designing an underground heat exchanger for GSHP applications. As shown in Fig. 6, the COP of the GSHPs, the total heat
transfer rate of the borehole heat exchangers and the heat transfer rate per meter of the borehole depth increased with the increase
of the pipe diameters and shank space. The larger pipe diameter provides a larger heat exchange surface between the fluid and
pipe, leading to an increased performance of the GSHPs due to the lower inlet water temperature to heat pumps. The larger shank
space results in less interaction between the adjacent pipes, and thus the better performance of the GSHPs. However, the shank
12
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International Conference on Sustainable Energy technologies (SET-2013)
26-29
th
August, 2013
Hong Kong

space has limited impacts on the system performance as the variation of the COP of the GSHPs is small when increasing the shank
space.

Fig. 6 Effects of the pipe diameter and shank space.
Effects of the grout material vertical borehole heat exchangers
The grout material also influences the performance of the borehole heat exchangers. Fig. 7 shows the performance variation of the
GSHPs and the heat transfer rate within the borehole heat exchangers when changing the thermal conductivity of the grout
materials. Increasing the thermal conductivity of the grout materials allows greater heat fluxes along the borehole wall, resulting in
a slightly increased COP of the heat pumps. However, the COP of the heat pumps remains almost constant when the thermal
conductivity of the grout material is larger than 1.47 W/mK in this case studied.


Fig. 7 Effects of the grout material.
Similar simulations have also been performed for the horizontal linear heat exchangers to analyze the effects of the pipe length,
pipe diameter, separation space, and soil thermal conductivity on the heat transfer performance of the horizontal linear heat
exchangers and heat pumps. As the effects of the pipe length and diameters have similar trends as that of the vertical borehole heat
exchangers, the results are not provided here below.
Effects of the pipe separation distance - horizontal linear heat exchangers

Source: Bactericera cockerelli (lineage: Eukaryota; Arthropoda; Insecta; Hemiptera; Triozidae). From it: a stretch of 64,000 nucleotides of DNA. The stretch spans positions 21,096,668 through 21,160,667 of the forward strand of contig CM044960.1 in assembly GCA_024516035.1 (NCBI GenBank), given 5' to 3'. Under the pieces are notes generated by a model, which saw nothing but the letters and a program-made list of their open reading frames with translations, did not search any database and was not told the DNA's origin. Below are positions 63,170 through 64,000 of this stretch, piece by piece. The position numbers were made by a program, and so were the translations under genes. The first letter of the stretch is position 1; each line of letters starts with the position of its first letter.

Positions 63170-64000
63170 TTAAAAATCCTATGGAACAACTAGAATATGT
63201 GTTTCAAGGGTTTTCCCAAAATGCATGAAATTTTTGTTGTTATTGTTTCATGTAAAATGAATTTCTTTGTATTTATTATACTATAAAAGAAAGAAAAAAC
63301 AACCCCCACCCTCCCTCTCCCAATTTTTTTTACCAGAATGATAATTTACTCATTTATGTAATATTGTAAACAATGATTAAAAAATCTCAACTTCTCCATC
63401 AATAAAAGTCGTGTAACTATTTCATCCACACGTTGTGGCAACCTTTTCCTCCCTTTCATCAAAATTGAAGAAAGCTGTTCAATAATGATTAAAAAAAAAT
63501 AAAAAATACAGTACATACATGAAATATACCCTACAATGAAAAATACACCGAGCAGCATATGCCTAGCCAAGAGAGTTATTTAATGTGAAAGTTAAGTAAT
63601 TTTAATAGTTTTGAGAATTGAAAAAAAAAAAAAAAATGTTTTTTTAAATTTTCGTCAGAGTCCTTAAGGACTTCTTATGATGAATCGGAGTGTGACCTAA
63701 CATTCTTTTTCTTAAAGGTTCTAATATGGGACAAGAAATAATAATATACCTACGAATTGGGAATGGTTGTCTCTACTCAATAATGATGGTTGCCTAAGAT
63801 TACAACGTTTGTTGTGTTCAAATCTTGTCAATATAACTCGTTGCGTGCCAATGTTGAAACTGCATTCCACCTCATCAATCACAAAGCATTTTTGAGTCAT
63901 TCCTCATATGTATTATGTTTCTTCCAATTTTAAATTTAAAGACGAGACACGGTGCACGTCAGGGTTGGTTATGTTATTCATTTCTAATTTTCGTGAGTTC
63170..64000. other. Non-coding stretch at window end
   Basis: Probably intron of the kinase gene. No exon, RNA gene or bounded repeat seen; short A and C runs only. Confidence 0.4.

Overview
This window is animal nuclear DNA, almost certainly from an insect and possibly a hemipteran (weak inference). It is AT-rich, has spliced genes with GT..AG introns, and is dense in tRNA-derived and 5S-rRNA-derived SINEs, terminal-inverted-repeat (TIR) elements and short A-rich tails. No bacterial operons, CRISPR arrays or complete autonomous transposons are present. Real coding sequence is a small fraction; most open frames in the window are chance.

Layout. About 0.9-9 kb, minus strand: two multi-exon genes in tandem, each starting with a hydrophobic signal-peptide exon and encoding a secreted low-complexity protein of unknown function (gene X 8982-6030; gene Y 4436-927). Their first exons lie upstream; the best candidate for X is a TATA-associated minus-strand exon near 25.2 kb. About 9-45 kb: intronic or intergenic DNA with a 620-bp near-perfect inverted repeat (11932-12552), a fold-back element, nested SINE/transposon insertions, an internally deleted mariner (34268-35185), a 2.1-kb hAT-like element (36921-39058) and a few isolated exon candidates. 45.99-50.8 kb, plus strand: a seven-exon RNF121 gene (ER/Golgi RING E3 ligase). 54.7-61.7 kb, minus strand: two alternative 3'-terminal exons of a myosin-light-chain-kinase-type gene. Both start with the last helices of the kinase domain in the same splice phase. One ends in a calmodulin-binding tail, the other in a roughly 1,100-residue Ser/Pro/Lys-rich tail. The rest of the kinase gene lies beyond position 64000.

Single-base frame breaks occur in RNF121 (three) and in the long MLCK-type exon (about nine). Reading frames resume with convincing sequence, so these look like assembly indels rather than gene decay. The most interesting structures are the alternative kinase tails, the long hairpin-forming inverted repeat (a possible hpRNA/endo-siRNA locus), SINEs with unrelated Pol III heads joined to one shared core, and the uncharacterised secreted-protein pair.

The separation distance refers to the centerline to centerline distance between the two parallel pipes. The large separation distance
requires large trench areas. As shown in Fig. 8, the COP of the heat pumps first increased when the separation distance increased
from 0.2m to 0.6m and then kept relatively constant if further increasing the separation distance. The optimal separation distance
in this case is around 0.6m.

12
th
International Conference on Sustainable Energy technologies (SET-2013)
26-29
th
August, 2013
Hong Kong


Fig. 8 Effects of the pipe separation distance.
Effects of the soil thermal conductivity - horizontal linear heat exchangers
Figure 9 shows the variations of the system performance when changing the soil thermal conductivity. With the increase of the
thermal conductivity, both the COP of the heat pumps and the total heat transfer rate of the horizontal linear heat exchangers
increased due to the decreased outlet water temperature from the horizontal linear heat exchangers in the cooling case. This is
because the higher soil thermal conductivity results in better heat transfer characteristics of the ground, and thus increased
capability of the heat exchangers to reject the heat into the soil.

Fig. 9 Effects of the soil thermal conductivity.
The above results showed that the design variables have significant impacts on the overall system performance of the GSHPs. It is
therefore essential to optimise these variables systematically when designing a GSHP system in order to ensure good operational
performance.
Performance Comparison among Different Operating Configurations of the Ground Heat Exchangers
The configurations of the ground heat exchangers (i.e. parallel or series) may affect the performance of GHSPs. In this study, a
performance comparison among different configurations of the vertical borehole heat exchangers and horizontal linear heat
exchangers is performed based on one whole year simulation using the data presented in Fig. 3. Table 4 summarizes the four
different scenarios simulated in this study and the results are summarized in Table 5, in which the power consumption of GSHPs
did not include the power consumption of the water pumps. In the simulation, the total water flow rate in the ground loop system
kept constant while the water flow rates in the borehole heat exchanges and horizontal linear heat exchangers in the south and
north were estimated based on the subsystem pressure flow balances when changing the system configurations. It is worthwhile to
note that the results presented in Table 5 mainly focuses on the borehole heat exchangers as the load imbalance within the
borehole heat exchangers is a critical issue when designing GSHPs.